Hayada Cuntada Aduunka

(Waxaa laga soo toosiyay WFP)

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Somali Youth Agriculture Association
Samaysmay Nofeembar 21, 2019; 8 bilood ka hor (2019-11-21)
Aasaasay Hanad Dirir
Sharciga Instrumentality of the Somalia and a body corporate and politic[1]
Ujeedo Agricultural Development
Fadhiga Somali Youth Agriculture Association National Headquarters
Beledweyn,Hiran, Somalia.
Mohamed Abdullahi Elmi[2]
Xubnaha ugu muhiimsan
Board of Governors
US$2,714 (2019)
Website somaliyouthagriculture.website2.me

The Somali Youth Agriculture Association work the whole Somali Regions as an Active Only 1.6% of Somalia's total land area is cultivated, and 69% is permanent pasture. There are two main types of agriculture, one indigenous and the other introduced by European settlers. The Somalis have traditionally engaged in rain-fed dry-land farming or in dry-land farming complemented by irrigation from the waters of the Shabeelle and Jubba rivers or from collected rainwater. Corn, sorghum, beans, rice, vegetables, cotton, and sesame are grown by both methods. Somali and Italian farmers operating the banana farms practice more modern European-style techniques, as do some of the newly created Somali cooperatives. A system of state-administered farms grew rapidly during the early 1970s.

The commercial crops, bananas and sugarcane, are grown on irrigated land along the two rivers. Bananas constitute the nation's major commercial crop; output was 50,000 tons in 1999, down from 110,000 tons in 1990. Sugarcane is cultivated at Giohar and Jilib by a state-owned company. Sugarcane production in 1999 totaled some 210,000 tons, down from 500,000 tons in 1985. Somalia is the world's leading producer of frankincense.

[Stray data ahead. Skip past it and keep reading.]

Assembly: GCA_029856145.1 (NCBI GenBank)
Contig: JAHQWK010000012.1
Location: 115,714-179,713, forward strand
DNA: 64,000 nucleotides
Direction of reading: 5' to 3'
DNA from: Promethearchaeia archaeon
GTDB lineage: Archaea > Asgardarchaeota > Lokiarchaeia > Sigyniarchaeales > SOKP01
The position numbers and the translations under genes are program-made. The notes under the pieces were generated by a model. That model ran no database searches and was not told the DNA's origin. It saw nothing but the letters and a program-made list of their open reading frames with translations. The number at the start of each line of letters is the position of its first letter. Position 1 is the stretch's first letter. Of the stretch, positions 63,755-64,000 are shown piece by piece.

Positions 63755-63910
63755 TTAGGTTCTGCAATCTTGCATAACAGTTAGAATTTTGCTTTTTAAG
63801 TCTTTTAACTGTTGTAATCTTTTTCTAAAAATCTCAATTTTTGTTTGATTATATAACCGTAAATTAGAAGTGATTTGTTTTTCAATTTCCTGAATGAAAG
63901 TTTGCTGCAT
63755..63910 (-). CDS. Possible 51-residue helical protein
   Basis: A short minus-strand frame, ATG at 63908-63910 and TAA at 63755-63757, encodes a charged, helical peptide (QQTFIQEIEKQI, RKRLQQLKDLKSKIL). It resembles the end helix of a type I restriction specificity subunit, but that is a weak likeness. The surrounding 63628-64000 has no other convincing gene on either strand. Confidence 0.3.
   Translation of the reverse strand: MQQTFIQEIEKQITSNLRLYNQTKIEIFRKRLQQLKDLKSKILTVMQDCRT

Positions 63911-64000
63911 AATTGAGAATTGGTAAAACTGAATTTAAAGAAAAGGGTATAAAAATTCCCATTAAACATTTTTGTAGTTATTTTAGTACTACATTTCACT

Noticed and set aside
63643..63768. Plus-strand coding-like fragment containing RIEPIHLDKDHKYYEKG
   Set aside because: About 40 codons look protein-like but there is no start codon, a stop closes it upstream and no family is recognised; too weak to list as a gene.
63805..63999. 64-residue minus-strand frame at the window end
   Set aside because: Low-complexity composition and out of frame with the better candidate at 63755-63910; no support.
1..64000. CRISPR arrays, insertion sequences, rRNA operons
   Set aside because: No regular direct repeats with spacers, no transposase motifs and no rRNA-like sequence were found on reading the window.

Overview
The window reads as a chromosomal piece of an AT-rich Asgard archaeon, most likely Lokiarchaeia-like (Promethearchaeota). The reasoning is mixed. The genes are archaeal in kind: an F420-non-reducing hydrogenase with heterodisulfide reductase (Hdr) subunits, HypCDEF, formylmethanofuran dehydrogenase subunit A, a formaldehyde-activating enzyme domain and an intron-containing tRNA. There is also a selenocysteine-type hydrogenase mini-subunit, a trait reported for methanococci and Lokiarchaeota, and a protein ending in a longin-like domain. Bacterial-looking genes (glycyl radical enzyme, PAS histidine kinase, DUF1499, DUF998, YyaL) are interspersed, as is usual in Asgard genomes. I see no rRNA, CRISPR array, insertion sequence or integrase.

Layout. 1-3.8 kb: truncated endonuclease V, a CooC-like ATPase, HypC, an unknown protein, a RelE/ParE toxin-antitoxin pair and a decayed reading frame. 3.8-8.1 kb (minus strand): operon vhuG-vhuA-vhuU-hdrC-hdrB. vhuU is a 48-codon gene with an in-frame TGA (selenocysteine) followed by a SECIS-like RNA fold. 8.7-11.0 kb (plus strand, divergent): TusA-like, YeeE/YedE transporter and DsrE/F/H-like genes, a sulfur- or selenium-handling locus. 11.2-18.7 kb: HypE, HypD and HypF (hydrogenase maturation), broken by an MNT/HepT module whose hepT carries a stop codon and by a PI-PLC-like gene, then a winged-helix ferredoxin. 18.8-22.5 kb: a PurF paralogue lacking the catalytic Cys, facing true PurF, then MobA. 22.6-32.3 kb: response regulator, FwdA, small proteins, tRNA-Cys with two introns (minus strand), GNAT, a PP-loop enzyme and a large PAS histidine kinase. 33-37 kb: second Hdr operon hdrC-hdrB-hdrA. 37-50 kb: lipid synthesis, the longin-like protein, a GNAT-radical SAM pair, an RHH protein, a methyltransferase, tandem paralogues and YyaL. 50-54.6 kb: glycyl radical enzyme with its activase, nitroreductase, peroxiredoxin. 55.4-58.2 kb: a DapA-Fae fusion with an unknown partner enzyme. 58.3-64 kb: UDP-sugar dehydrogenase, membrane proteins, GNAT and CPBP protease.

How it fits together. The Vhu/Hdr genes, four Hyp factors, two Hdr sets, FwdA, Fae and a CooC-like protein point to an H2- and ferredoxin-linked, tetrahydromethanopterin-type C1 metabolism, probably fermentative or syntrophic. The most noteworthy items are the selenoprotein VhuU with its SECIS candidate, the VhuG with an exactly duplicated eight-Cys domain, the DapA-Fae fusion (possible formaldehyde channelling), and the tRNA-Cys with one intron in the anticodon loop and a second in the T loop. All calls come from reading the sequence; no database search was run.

Between 1975 and 1991, all land was nationalized. Existing customary rights were generally honored, but the state took over large areas of irrigable land in the river valleys. Plantations had to register to obtain a concession grant, with the value of the land itself excluded from the selling price. In 1993, privatization and assistance from Italy (the main market for banana exports) began to help revitalize the agricultural sector. In 2001, agricultural products accounted for 47% of exports and 17% of imports; there was an agricultural trade surplus of $10.2 million

Somalia movement to the Somali Youth Agriculture Association International Movement..


History and organizationEdit

|image =Syaa.png


Hanad Dirir

Board of Governors ChairpersonsEdit

The Objective Of SYAAEdit

The objectives that the SYAA hopes to achieve are to:[3]

  1. "Save lives and protect livelihoods in emergencies"
  2. "Support food security and nutrition and (re)build livelihoods in fragile settings and following emergencies"
  3. "Reduce risk and enable people, communities and countries to meet their own food and nutrition needs"
  4. "Reduce under-nutrition and break the inter-generational cycle of hunger"
  5. "Zero Hunger in 2030"

Languages that tell you what is SYAAEdit


Somali Youth Agriculture Association is an initiative of dedicated Somali Agricultural professionals interested in building an organization intended to enhance the agricultural capacity of the country to reduce food insecurity and alleviate poverty in rural communities.


جمعية زراعة الشباب الصومالي هي مبادرة من مهنيين متخصصين في الزراعة الصومالية يرغبون في بناء منظمة تهدف إلى تعزيز القدرة الزراعية في البلاد للحد من انعدام الأمن الغذائي وتخفيف حدة الفقر في المجتمعات الريفية.


L'Associazione per l'agricoltura giovanile somala è un'iniziativa di professionisti dell'agricoltura somala dedicata alla costruzione di un'organizzazione volta a migliorare la capacità agricola del paese di ridurre l'insicurezza alimentare e alleviare la povertà nelle comunità rurali.




Ururka Beeraha Dhallin-yarada Soomaaliyeed waa dadaal loogu talagalay aqoonyahannada Beeraleyda Soomaaliyeed ee hibeysan ee danaynaya dhisidda hay'ad loogu talagalay in lagu xoojiyo awoodda wax-soo-saarka beeraha ee dalka si loo yareeyo amni darrada loona yareeyo saboolnimada bulshooyinka reer miyiga ah.

  1. Template:Somalia
  2. Cite error: Invalid <ref> tag; no text was provided for refs named ARCLeaders
  3. SYAA. "Our Work". SYAA. Retrieved 2 November 2013.